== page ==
One of China’s leading vaccine makers has published new data that suggests its Covid-19 jab can safely be given to children as young as three.
The data was released at a time when a fresh outbreak involving kindergarten and primary school pupils has raised the question of when vaccinations will be expanded to cover this age group.
Data from phase one and two clinical trials published in The Lancet Infectious Diseases this week showed that a vaccine developed by Sinopharm’s Beijing Institute of Biological Products was safe in participants aged three to 17.
The two-dose shot, BBIBP-CorV, is widely used in China’s vaccination programme, which has already been extended to those as young as 12. The jabs administered to children in the trial induced a “robust” immune response and similar levels of neutralising antibodies – thought to be an indicator of efficacy – to those observed in adults.
But the study — carried out by researchers from the Chinese Centre for Disease Control and Prevention and the vaccine maker — was limited by lack of data on the immune response to variants.
Researchers said further data would be collected in phase three studies in the United Arab Emirates, where children as young as three are included in the immunisation programme.
The current outbreak of the highly transmissible Delta variant involving dozens of children and at least 10 schools in China’s southeastern province of Fujian has intensified the focus on when to vaccinate young children.
Two children in Putian city were first identified as positive cases, and were thought to have been infected by their father, who was recently released from quarantine after an overseas trip.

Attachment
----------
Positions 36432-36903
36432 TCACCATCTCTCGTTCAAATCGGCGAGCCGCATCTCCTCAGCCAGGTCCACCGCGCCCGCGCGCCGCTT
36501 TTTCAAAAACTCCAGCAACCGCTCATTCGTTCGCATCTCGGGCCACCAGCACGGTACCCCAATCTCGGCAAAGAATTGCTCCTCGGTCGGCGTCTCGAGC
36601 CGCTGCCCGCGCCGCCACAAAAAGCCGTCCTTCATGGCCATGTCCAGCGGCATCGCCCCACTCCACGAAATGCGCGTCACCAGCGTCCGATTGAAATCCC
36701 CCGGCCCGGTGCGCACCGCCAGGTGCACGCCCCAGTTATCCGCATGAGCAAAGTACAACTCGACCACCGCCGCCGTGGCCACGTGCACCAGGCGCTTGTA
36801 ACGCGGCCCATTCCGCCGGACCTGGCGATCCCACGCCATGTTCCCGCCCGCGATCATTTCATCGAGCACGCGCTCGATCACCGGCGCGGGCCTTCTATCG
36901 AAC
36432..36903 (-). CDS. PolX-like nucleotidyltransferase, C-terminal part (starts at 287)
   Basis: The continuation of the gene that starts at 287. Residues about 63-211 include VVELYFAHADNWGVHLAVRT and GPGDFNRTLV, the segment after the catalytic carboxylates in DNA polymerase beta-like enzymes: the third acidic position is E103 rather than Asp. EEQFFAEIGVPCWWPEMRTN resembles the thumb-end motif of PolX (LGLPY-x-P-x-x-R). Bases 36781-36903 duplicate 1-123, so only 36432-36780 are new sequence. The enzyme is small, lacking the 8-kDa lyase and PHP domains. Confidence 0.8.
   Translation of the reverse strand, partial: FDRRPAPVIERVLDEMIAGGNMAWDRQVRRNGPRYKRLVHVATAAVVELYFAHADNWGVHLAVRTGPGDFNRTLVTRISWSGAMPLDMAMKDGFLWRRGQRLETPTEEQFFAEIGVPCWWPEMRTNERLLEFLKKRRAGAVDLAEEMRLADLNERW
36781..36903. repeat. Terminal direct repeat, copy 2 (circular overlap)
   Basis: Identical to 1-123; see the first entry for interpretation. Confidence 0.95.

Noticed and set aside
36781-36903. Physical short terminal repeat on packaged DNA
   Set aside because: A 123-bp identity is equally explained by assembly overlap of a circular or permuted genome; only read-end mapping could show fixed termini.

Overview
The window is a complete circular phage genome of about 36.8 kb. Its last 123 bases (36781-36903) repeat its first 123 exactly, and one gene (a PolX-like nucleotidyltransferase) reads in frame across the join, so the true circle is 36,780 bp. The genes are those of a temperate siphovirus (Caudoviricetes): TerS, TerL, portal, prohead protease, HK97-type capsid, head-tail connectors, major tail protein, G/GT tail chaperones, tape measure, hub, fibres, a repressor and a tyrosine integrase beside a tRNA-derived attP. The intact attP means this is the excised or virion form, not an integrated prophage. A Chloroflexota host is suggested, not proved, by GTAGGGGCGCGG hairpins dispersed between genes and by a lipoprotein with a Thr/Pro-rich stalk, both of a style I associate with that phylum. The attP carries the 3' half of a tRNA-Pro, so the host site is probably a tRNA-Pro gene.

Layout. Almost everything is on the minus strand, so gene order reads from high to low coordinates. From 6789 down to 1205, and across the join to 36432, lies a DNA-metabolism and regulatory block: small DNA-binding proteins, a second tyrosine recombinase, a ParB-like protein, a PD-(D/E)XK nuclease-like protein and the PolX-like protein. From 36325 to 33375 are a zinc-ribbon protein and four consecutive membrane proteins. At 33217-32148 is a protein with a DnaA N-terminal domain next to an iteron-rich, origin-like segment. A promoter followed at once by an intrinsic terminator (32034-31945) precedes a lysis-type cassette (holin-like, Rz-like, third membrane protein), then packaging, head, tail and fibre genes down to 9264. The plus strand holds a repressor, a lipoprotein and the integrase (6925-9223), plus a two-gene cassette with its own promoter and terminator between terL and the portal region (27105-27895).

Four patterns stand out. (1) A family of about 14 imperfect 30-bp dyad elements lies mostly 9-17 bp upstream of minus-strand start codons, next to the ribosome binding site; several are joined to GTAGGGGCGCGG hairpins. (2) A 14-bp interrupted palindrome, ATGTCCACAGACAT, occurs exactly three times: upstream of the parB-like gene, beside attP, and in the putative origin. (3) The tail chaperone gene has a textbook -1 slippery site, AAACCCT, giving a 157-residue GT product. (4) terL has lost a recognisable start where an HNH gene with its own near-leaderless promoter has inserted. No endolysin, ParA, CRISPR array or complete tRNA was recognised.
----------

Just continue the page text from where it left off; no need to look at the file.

Wang Huaqing, head of the immunisation programme at the Chinese Centre for Disease Control and Prevention, said on Thursday China has to stay vigilant even though the country had passed the symbolic milestone of fully vaccinating a billion people — equivalent to 70 per cent of the population.
Those “under 12 years of age, who are yet to be vaccinated, should be considered” for immunisation, he said.
Jin Dongyan, a virologist from the University of Hong Kong, said that decisions on whether to vaccinate children had to weigh any risk from vaccination against the risk of contracting Covid-19, which typically does not induce severe disease in children.
But the safety profiles of China’s inactivated vaccines meant that there should be little cause for concern, he said.
“The outbreak among children [in Fujian] is one warning sign that [authorities] should take this more seriously,” said Jin, noting that children could pass on the virus to more vulnerable elderly people.
Despite the lack of clear data on how well the Chinese-made vaccines prevent transmission, the jabs would “at least” reduce it, Jin said.
The Sinopharm trial, which took place in Henan province, included 288 children in a phase one trial and 720 in phase two. Adverse reactions were “mostly mild to moderate”. There was one severe allergic reaction among a child with a history of food allergies.
Another Covid-19 vaccine maker, Sinovac, published results of its phase one and two trials in children in July, and a phase three trial involving children started in South Africa last week.
Both vaccines have already been given emergency use approval for children aged three to 17 in China, though so far inoculations have been limited to those 12 and over. Nationally, 91 per cent of those aged 12 to 17 have been fully vaccinated, according to the Ministry of Education.
Including the younger cohort could help China further bolster its nationwide immunity levels, but it remains to be seen whether that will enable China to relax stringent border controls.
Nicholas Thomas, a professor of global health security at City University of Hong Kong, said that China walked a difficult line with its policy of zero tolerance, as even a higher rate of vaccination would not stamp out breakthrough infections, due to limited effectiveness against the Delta variant and the exposure of citizens who travel abroad.
“In essence China is trapped in a Catch-22 policy. It has decided it cannot open up unless the virus is eradicated but its community firewall of a vaccinated population is too porous to prevent infections from occurring,” he said.
Jin said the authorities still lacked confidence about the protection levels of the vaccine, especially against the Delta variant, which meant the status quo may remain.
“That’s the bottom line, because they are not sufficiently confident [in their vaccines], so they might still maintain this zero tolerance policy,” he said.